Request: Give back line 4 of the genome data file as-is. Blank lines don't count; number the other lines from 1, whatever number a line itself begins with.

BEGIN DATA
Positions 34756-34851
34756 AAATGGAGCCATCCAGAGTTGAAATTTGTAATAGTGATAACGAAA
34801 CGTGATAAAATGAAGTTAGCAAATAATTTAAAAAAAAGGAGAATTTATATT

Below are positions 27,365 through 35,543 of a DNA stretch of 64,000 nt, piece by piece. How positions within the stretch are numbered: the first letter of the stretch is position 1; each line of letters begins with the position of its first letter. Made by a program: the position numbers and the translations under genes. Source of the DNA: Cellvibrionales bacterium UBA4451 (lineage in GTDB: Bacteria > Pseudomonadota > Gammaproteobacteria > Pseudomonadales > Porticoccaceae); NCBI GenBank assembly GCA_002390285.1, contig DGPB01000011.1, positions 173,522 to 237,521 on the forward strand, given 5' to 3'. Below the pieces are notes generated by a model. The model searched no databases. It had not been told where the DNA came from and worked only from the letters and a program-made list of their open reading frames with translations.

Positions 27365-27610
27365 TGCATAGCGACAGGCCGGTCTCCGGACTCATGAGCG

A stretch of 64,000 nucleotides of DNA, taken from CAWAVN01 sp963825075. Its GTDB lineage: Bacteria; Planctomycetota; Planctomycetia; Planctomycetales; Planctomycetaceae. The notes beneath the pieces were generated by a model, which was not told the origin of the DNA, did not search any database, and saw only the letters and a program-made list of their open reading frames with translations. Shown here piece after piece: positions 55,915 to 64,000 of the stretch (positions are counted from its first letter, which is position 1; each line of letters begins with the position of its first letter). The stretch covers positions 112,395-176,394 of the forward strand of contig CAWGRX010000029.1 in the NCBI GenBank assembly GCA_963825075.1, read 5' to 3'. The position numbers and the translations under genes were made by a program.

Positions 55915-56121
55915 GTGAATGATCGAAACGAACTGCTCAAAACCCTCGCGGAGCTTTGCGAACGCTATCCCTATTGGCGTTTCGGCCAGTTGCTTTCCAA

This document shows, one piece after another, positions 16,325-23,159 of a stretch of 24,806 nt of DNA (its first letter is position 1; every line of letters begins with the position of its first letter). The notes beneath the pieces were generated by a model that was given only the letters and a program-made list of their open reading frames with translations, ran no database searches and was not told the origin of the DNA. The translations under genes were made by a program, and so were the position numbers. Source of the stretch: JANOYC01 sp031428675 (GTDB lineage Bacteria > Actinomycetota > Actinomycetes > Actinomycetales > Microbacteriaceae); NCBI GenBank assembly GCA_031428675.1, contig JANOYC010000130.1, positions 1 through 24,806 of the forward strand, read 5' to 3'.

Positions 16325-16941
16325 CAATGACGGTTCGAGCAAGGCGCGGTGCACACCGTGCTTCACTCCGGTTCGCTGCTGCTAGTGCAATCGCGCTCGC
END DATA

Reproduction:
Below are positions 27,365 through 35,543 of a DNA stretch of 64,000 nt, piece by piece. How positions within the stretch are numbered: the first letter of the stretch is position 1; each line of letters begins with the position of its first letter. Made by a program: the position numbers and the translations under genes. Source of the DNA: Cellvibrionales bacterium UBA4451 (lineage in GTDB: Bacteria > Pseudomonadota > Gammaproteobacteria > Pseudomonadales > Porticoccaceae); NCBI GenBank assembly GCA_002390285.1, contig DGPB01000011.1, positions 173,522 to 237,521 on the forward strand, given 5' to 3'. Below the pieces are notes generated by a model. The model searched no databases. It had not been told where the DNA came from and worked only from the letters and a program-made list of their open reading frames with translations.